Developing in a Linux Virtual Machine on Windows (2)

This is the continuation of a previous post where we set up an Ubuntu virtual machine in VMWare Player on a Windows host. To recap, what we’ve got so far is:

  • An easily-accessible Ubuntu server.
  • Folders on the host shared with the guest. We can edit code on the host machine and then test the changes in the guest directly, without having to upload / copy / publish / sync anything.

Hurrah!

Running a VM in this way has one profound annoyance: once you’re using the server, you can’t get out! The player captures your mouse and keyboard, and all input is directed to the player. You can get them back again by pressing Ctrl+Alt, but this process keeps getting in the way – stopping easy Alt+Tabbing and disrupting my working rhythm. I also had an additional problem: I use a customised version of the Dvorak keyboard layout, and didn’t fancy the effort required to set this up on Linux. Luckily there’s an easy solution.

The defacto-standard secure shell client on Windows is PuTTY, and this is great for connecting to remote servers. Just because the guest system is running on the same machine doesn’t mean I can’t pretend it’s miles away! Before you connect you’ll have to install an SSH daemon:

sudo apt-get install openssh-server

Now connecting is easy – just put the hostname in and click “Open”:

On some networks you may find that the hostname doesn’t resolve, or it may take a little time for your router to figure out what the name is. You can easily work around this by connecting directly to the IP address of your virtual machine – find it by entering the ifconfig command at the shell. Looking this up every time you boot up the VM rapidly becomes tedious and so you may want to assign a static IP. This is a pretty simple process from the shell, although you may have to persuade your router to play nicely with this process. Once you’ve fixed the IP you can save it in PuTTY as a session, or even add a meaningful name to your Windows hosts file to make it permanent.

Playing with the PuTTY settings is a worthwhile process. I usually set up a couple of changes in the “Default Settings” session to make my life better:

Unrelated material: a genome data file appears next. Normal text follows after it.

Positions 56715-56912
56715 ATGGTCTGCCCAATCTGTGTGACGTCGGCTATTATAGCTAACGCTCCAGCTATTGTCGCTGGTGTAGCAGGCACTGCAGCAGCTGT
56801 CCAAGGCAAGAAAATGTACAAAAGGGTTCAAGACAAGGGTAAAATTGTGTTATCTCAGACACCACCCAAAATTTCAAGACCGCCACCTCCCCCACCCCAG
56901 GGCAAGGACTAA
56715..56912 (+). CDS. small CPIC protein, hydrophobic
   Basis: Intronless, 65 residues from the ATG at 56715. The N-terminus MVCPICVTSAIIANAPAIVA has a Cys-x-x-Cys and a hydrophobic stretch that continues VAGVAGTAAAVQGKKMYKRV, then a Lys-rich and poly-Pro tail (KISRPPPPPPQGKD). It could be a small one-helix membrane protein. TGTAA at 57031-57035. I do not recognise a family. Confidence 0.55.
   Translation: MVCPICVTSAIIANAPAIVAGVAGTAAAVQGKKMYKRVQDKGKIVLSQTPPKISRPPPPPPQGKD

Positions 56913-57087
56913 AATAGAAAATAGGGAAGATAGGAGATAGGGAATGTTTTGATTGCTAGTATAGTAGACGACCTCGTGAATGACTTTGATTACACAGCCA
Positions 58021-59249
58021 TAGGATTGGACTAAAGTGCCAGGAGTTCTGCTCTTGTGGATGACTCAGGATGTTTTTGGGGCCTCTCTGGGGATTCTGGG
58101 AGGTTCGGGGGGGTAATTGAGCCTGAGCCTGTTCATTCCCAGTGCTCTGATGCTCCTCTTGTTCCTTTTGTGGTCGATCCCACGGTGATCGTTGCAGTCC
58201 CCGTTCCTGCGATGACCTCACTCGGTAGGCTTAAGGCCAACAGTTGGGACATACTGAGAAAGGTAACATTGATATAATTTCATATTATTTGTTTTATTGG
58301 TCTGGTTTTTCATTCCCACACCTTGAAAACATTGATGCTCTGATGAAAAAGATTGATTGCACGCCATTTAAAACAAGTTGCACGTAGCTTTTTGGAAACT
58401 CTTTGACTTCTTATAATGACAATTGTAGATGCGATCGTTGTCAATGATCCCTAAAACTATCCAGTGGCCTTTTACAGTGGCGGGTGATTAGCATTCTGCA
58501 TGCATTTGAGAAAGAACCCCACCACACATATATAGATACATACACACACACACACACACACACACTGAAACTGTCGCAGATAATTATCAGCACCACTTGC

• Window->Behaviour, set “Full screen on Alt-Enter” to on
  • Connection->Data, set “Terminal-type string” to “xterm-color” to enable the colourful shell prompt

We’ve done a lot but not made a lot of progress from the where we started. We’ve got easier access to a Linux server than ever before, but it doesn’t yet do much. Here’s what I do to get things going:

locale-gen en_GB.UTF-8
update-locale LANG=en_GB.UTF-8
apt-get install apache2 php5 mysql-server libapache2-mod-php5 php5-cli php5-curl php5-gd php5-mysql
echo "AddDefaultCharset utf-8" > /etc/apache2/conf.d/charset
mv /etc/php5/apache2/php.ini{,.old}
cp /usr/share/doc/php5-common/examples/php.ini-development /etc/php5/apache2/php.ini
a2enmod rewrite
service apache2 restart
exit

Once that’s all finished you can test by navigating to your server in a web browser.

Hurrah!

The final step is to make the webserver serve up the shared files from the host. You can easily dig in and edit Apache’s configuration files to accomplish this, but an alternative scheme is just to add a symlink:

sudo ln -s /mnt/hgfs/www /var/www/

(This assumes you setup the shared drive as I did in part 1, i.e. under the name “www”). Now we can access the shared files in the webserver at http://leighserver/www/, and immediately preview changes made in the host.

In future posts I’ll take a look at how we make those changes in the host, and what development tools there are to make that easier.

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  • By Developing in a Linux Virtual Machine on Windows on August 25, 2012 at 3:05 pm

    [...] just a few more steps to cover to complete the installation, and we’ll take a look at these next time. This entry was posted in Computing. Bookmark the permalink. Post a comment or leave a trackback: [...]

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